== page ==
Air pollution from wildfires expected to surge as world warms

The number of forest fires is expected to increase by almost 15 percent by 2030 and by 30 percent by 2050, found a UNEP-backed report published earlier this year. Even areas that are not generally thought of as fire-prone, such as wetlands and the Arctic, are at risk of burning..

The report shows that fires and climate change are mutually aggravating – a topic on the agenda this week at the UN Conference in Egypt (COP27).

Wildfires are exacerbated by climate change due to increased drought and high winds resulting in hotter and longer fire seasons. At the same time, climate change is exacerbated by wildfires, which devastate sensitive, carbon-rich ecosystems.

Fires in peatlands can be particularly problematic. Most of these are started by draining and burning peatlands for commercial agriculture and livestock use.

While peatlands cover less than 3 percent of the Earth’s surface, they are the largest terrestrial storehouse of organic carbon and their burning releases greenhouse gases that are driving the climate crisis.

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“The only permanent and sustainable way to prevent peat fires is to raise water levels and find ways to use the land while it remains wet,” said UNEP peat expert Johan Kieft.

There are many recent examples of countries that have made progress in fighting fires.

In Indonesia, where a series of wildfires impacted the health of thousands of people and caused $16 billion in losses in 2015, the government is working with 150 communities to train local communities on how to clear land without resorting to the fire The work, which includes the restoration of degraded landscapes, was supported by the United Nations Collaborative Program to Reduce Emissions from Deforestation and Forest Degradation in Developing Countries (UN-REDD).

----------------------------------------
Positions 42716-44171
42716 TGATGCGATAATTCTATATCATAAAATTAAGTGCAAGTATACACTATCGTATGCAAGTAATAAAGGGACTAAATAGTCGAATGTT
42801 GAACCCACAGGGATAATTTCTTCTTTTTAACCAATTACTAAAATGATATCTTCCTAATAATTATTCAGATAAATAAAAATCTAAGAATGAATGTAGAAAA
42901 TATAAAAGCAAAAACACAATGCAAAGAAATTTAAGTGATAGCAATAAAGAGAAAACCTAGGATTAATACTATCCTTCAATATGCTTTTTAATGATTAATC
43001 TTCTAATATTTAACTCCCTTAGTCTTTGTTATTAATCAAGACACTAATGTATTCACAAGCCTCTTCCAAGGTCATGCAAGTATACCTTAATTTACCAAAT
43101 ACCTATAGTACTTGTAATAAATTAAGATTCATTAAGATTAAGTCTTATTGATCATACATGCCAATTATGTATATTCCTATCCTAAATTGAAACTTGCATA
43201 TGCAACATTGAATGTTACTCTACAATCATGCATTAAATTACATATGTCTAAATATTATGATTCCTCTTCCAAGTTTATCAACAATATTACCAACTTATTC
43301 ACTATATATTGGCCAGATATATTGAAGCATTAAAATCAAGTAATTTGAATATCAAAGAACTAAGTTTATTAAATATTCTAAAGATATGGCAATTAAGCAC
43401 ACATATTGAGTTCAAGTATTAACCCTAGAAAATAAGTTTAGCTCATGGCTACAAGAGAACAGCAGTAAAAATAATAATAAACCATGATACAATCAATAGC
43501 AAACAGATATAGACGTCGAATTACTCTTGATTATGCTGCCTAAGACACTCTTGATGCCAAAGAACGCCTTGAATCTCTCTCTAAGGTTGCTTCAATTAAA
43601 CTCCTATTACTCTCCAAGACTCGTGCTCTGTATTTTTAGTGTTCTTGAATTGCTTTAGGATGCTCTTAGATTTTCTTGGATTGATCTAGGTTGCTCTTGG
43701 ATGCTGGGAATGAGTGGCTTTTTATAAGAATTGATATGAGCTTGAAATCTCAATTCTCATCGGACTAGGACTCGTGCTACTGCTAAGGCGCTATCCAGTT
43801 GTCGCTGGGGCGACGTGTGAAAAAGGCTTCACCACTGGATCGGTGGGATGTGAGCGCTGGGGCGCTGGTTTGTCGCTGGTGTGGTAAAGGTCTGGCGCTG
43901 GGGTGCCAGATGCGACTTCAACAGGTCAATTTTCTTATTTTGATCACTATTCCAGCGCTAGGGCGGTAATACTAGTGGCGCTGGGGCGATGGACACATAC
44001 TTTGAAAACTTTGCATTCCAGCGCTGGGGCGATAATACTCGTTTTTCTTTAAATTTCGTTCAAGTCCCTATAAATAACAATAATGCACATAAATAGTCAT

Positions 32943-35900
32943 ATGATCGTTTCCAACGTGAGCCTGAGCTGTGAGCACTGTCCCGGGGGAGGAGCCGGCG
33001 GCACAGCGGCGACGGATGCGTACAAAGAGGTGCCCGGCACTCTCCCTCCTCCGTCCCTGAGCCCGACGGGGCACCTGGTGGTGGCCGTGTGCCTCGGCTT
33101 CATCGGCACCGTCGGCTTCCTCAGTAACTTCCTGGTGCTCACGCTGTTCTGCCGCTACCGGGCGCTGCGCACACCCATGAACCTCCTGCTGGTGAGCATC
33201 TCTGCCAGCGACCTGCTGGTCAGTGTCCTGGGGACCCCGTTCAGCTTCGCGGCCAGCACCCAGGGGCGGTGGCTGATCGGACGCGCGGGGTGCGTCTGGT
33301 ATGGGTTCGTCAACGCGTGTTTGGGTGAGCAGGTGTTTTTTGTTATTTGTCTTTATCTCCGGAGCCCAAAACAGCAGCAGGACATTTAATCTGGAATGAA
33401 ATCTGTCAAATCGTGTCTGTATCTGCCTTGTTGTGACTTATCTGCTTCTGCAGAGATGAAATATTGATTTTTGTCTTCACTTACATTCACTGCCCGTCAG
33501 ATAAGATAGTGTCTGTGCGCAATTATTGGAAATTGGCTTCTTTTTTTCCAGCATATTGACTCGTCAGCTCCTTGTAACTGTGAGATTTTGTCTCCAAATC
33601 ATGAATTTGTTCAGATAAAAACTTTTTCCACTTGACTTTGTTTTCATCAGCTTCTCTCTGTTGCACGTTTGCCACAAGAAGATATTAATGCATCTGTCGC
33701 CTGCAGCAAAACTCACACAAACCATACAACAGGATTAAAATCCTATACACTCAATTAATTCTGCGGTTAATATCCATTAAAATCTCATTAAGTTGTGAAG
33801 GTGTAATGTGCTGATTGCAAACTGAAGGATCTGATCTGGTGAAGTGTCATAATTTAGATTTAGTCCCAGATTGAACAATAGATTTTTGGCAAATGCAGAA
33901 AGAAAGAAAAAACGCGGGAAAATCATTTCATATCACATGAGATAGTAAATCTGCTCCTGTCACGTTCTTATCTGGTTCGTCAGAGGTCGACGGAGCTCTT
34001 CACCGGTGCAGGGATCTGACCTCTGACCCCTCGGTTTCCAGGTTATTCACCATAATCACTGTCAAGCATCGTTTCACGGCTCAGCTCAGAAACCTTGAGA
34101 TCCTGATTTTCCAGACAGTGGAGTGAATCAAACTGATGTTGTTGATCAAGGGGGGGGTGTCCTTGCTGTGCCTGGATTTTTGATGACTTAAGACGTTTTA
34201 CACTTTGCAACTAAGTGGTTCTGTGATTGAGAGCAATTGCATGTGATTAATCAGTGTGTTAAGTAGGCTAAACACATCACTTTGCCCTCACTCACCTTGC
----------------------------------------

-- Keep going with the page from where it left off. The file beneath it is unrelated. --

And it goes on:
Peatland monitoring procedures were also used to prevent fires from happening again.

As climate changes, countries need to divert more money towards fire planning and prevention, the UNEP report found. Spreading Like Wildfire. Now, half of the expenditure of the fire goes to respond to the fires; only 1 percent is used for planning.

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“We need to devote more resources to stopping fires before they happen,” Alvarez said. “If we don’t, emerging science suggests it will be bad for the health of people around the world.”

About UN decade on ecosystem restoration: The UN Decade for Ecosystem Restoration (2021-2030) aims to prevent, halt and reverse ecosystem degradation on every continent and in every ocean. It can help end poverty, fight climate change and prevent mass extinction. It will only be successful if everyone plays a part. Find out more what you can do to be part of #GenerationRestoration

About UN-REDD program: The United Nations Collaborative Program to Reduce Emissions from Deforestation and Forest Degradation in Developing Countries (UN-REDD) is the UN’s knowledge and advisory platform on forest solutions to the climate crisis. The goal is to help realize forest solutions to the climate emergency by avoiding carbon emissions and favoring carbon sequestration.

By the way him UN climate conference (COP27): The UNEP is in front of the support of the Paris Agreement It aims to keep the global temperature rise well below 2°C and aims – to be sure – at 1.5°C, compared to pre-industrial levels. To do this, UNEP developed a Six sector solution roadmap to reduce emissions in all sectors in accordance with the commitments of the Paris Agreement and in the pursuit of climate stability. The six sectors are Energy; industry; Agriculture and Food; Forestry and Land Use; Transport, and Buildings and Cities. COP27 in November 2022 focuses on adaptation, finance and a just transition – and you can do your part to act now on your own consumption or talk to voice your concerns.

Visit UNEP’s COP27 updates for more information.

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